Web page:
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In South Carolina, Access to Food and Access to Healthy Food Aren't the Same Thing

Scott Morgan
South Carolina Public Radio

For ways you can help, scroll down to the bottom of this story.

On the upside, South Carolina is a bounteous food state. We grow almost 5 million acres worth of food on 25,000 farms and have excellent trade partnerships with food growers in other states. There is no shortage of fresh and healthy food available.

Two caveats: The abundance of food also includes an abundance of junk, and while there is plenty of healthy food, there also is a shortage of people who can access it.

According to data from the South Carolina Food Access Task Force and the U.S. Department of Agriculture, low-income neighborhoods in this state have about 25 percent fewer supermarkets than wealthier neighborhoods; and food shoppers in the state spend approximately $300 million in stores that are removed from the state’s food deserts, thus keeping investment in grocery stores out of reach for lower-income neighborhoods.

This translates into a higher propensity towards obesity and related health conditions in low-income residents, who often rely on fast food and less-healthy selections from dollar stores that set up close by.

The coronavirus pandemic bears out the danger of poor health. Most of the thousands of South Carolinians who have died from COVID-19 are older residents with preexisting health conditions. But younger deaths also are overwhelmingly tied to preexisting conditions, chiefly heart disease and diabetes, according to regularly refreshed statistics from the South Carolina Department of Health and Environmental Control (DHEC).

Given that conditions like hypertension, arteriosclerosis, and diabetes are frequent offshoots of obesity, it might be tempting to equate the impact of diet with resilience against COVID. True, the virus has done disproportionally more damage in the state’s communities of color and in lower-income communities (where residents are disproportionately affected by chronic health conditions). And, true, there are a lot of correlations between A) communities of color and low-income neighborhoods and B) low-income neighborhoods and food deserts.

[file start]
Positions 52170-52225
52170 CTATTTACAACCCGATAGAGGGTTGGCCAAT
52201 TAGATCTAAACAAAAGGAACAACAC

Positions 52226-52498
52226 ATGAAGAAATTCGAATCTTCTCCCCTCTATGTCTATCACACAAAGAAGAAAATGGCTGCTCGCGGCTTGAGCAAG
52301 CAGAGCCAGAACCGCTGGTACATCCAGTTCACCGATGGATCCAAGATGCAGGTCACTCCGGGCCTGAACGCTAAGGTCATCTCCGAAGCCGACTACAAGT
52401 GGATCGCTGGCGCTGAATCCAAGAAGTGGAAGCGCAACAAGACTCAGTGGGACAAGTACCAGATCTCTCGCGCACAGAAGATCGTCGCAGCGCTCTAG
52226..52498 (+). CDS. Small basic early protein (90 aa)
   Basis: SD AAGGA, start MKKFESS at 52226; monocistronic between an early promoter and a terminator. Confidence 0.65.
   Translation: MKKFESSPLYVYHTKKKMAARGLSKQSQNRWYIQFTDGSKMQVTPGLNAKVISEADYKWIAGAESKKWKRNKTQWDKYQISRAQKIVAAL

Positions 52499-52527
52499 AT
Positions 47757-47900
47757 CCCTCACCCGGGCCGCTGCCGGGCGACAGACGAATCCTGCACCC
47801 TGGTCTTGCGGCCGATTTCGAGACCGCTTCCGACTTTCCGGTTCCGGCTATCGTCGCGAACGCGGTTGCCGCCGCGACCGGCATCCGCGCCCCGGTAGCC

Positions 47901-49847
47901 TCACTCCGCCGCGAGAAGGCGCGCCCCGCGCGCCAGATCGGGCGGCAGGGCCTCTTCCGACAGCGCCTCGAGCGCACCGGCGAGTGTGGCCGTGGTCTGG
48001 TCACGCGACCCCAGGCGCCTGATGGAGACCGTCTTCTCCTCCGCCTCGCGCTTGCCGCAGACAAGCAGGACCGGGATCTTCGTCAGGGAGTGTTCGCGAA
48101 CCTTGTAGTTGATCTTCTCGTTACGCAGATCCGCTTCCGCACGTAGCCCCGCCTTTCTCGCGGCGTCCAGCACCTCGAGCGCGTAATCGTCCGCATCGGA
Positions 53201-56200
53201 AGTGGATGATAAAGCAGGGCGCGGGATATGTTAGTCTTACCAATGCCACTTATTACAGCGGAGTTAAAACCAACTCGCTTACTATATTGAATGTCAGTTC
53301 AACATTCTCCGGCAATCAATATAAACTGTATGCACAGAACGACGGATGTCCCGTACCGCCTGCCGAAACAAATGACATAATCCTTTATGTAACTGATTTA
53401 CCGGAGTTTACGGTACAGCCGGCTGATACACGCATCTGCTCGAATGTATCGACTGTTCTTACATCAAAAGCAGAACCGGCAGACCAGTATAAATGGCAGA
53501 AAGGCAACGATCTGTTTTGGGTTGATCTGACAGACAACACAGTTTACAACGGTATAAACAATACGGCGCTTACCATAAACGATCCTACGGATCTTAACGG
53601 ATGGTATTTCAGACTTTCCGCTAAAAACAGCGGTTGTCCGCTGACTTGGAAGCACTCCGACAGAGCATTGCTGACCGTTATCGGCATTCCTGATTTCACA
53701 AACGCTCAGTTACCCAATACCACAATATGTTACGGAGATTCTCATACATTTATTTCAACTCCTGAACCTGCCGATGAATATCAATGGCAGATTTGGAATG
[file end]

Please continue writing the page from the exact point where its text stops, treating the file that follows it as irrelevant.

But it’s important to remember that correlation does not equal causation. It’s also important to remember that health and nutrition are, as Dr. Jessie Hoffman, a nutritionist and professor at Winthrop University, says, “the long game.” So while good health has seemed to keep the worst of COVID-19 away from most people who’ve contracted it, it’s a little too simplistic and hopeful to think that swapping a bag of chips for a nice salad with balsamic vinaigrette will save you.

Food Access and Dollar Stores

Credit South Carolina Department of Health and Environmental Control
South Carolina Department of Health and Environmental Control
The areas in red are South Carolina's food deserts. Notice how they concentrate in cities, where food is abundant, but access to healthy food is limited.

You can’t discuss access to unhealthy food without at least mentioning race. If your neighborhood is mainly Black, lower-income or not, there most likely are a lot more fast-food restaurants close to your home than you’d find in predominantly white neighborhoods, according to the National institutes of Health.

Then there’s the problem of dollar stores. Dollar stores are ubiquitous in poor neighborhoods and rural towns. Often, these stores are the closest thing to a supermarket residents have.